Session 4 Summary

Code Examples for Session 04

A talk at ACCU has just been published on YouTube that summarizes the relevance of STL algorithms and explains the mental model behind them really well:

Everything in this talk agrees with the discussion of STL algorithms in our lab sessions, and the presentation is stellar.

There is a trap that lies right at the beginning of the path to STL algorithms, and this trap is called for_each.

In another talk, Marshall Clow gives an introduction and some hints on how to implement good STL algorithm abstractions:

Rule of Zero

We do not need to follow the Rule of Three in class template Measurements in assigment 3 because all resource management is encapsulated in the std::vector member.

As std::vector respects the Rule of Five which includes the Rule of Three, we can safely assume that its resources will be acquired and released automatically and correctly.

We will discuss the Rule of Zero and move assignment in an upcoming lab session.

Default Definitions

Every class has default/copy constructor, assignment operator and destructor defined unless they are explicitly marked as delete.

If no implementation is specified explicitly, default definitions are generated by the compiler. These are usually based on member-wise operations.

This example shows a minimal implementation of a class with default operations specified by the compiler.
Note that there is no default definition of comparison operators.

Iterator Concepts

Algorithms and containers are entirely decoupled concepts in the C++ Standard Template Library. That is: algorithms are agnostic of containers and are implemented against iterator ranges, not for specific container types.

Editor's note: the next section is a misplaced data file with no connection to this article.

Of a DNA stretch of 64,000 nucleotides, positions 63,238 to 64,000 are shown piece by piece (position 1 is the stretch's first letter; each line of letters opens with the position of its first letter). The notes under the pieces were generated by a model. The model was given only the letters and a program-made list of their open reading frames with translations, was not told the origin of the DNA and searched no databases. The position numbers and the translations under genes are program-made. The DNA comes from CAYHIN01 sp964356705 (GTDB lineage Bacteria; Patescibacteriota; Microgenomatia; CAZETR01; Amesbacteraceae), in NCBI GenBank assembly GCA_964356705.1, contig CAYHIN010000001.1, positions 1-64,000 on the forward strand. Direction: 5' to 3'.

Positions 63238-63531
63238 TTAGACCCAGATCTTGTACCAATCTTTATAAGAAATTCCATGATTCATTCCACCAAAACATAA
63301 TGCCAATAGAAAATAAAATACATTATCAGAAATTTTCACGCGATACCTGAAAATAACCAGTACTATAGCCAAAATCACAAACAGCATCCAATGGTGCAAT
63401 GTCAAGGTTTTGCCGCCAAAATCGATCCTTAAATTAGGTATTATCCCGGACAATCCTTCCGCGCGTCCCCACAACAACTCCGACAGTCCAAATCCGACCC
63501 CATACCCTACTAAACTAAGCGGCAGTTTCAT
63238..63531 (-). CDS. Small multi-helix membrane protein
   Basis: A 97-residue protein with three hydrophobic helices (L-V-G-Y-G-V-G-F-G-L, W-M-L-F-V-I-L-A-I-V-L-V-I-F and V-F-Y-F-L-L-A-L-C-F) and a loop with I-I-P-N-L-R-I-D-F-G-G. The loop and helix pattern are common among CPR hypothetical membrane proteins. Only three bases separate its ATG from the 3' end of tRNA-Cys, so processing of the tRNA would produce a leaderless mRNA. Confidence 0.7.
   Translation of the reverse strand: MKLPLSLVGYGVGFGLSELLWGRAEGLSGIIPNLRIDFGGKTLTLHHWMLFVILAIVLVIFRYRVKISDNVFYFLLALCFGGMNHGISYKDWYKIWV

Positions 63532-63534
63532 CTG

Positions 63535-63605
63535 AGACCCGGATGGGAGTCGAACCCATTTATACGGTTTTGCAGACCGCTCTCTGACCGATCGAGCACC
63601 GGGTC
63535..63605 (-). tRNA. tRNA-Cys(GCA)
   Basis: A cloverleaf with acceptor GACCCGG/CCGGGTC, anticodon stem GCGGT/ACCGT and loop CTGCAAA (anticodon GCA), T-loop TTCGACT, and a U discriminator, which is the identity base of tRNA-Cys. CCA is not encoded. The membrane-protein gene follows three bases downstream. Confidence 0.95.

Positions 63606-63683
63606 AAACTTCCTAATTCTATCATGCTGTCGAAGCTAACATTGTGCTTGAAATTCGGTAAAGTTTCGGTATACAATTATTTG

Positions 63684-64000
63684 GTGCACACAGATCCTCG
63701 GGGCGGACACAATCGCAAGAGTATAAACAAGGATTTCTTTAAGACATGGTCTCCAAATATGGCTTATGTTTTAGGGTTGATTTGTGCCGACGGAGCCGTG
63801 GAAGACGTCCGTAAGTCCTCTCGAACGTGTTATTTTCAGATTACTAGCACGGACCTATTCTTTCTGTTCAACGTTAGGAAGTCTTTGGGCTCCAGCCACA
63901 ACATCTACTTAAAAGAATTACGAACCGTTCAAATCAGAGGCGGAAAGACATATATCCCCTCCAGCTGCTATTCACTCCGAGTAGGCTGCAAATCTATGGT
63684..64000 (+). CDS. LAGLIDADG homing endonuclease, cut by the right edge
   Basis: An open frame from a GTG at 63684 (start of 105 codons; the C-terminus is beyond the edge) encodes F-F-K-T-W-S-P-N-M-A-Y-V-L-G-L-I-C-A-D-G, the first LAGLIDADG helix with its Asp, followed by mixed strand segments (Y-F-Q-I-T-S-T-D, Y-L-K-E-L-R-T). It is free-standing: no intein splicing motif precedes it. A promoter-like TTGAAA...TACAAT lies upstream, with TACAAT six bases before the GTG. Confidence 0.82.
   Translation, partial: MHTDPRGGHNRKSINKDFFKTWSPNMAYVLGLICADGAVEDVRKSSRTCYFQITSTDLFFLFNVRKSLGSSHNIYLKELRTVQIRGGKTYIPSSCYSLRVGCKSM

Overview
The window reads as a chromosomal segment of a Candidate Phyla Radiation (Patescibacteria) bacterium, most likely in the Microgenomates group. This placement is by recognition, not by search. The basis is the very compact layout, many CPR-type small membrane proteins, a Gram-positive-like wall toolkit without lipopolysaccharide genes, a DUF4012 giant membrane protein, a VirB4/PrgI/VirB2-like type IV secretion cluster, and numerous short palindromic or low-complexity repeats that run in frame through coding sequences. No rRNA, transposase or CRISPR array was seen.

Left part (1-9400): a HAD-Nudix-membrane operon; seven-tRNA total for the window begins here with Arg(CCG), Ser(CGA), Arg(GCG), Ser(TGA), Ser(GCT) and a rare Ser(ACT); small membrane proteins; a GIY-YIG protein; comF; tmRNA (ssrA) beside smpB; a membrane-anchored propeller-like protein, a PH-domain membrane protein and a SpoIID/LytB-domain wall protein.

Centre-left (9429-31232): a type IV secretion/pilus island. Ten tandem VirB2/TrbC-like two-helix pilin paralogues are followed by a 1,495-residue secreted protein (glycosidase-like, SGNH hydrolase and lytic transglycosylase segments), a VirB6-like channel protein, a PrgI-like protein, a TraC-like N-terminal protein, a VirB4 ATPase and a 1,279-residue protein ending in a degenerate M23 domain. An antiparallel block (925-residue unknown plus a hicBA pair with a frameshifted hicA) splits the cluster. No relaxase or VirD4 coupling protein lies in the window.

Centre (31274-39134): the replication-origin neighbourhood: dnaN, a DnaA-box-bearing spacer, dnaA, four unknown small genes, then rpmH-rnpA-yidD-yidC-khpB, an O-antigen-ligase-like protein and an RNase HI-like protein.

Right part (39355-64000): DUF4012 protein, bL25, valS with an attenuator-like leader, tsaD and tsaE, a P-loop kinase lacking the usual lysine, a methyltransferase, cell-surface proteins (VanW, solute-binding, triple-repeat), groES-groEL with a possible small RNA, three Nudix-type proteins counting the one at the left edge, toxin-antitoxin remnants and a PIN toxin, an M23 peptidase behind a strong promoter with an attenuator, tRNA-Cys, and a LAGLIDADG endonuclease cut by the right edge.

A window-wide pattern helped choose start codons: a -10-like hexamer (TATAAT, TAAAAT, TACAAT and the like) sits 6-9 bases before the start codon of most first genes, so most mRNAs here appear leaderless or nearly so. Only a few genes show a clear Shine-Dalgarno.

You should follow this approach as strictly as possible in your own implementations.

As an example, the std::fill algorithm works for any range (first, last[ specified by any iterator implementation that satisfies the ForwardIterator concept:

val_t                      c_arr[NElem];
std::array<val_t, NElem>   stl_arr;
std::vector<val_t>         stl_vec(NElem);
std::list<val_t>           stl_lst(NElem);

std::fill(c_arr,           c_arr + NElem, 1.23);
std::fill(stl_arr.begin(), stl_arr.end(), 2.34);
std::fill(stl_vec.begin(), stl_vec.end(), 3.45);
std::fill(stl_lst.begin(), stl_lst.end(), 4.56);

Iterator Categories

Iterators are classified into categories as illustrated in this overview.

Don’t let the formal vocabulary confuse you, it is actually really simple:

When you write an algorithm that operates on iterators, you have to consider which methods of an iterator you actually require to call. The operations you can always rely on are those in the InputIterator category:

Operation Name Category
++it prefix increment InputIterator
(void)it++ postfix increment (with unused return value) InputIterator
*it dereference InputIterator
it->m member dereference InputIterator
it != it2 inequality comparison InputIterator

full reference

So if your code doesn’t use operations apart from these: great! Your code will work with just any iterator.

The next category is ForwardIterator. It includes all operations of the InputIterator category and also provides:

Operation Name Category
it++ postfix increment ForwardIterator
*it++ dereference ForwardIterator

full reference

… and so on. Note that it += n or it[n] are still missing. These are only defined in the most ‘powerful’ RandomAccessIterator category.

So instead of writing it += 2 in your algorithm, it is better to use ++(++it) as it this operation would work for any iterator.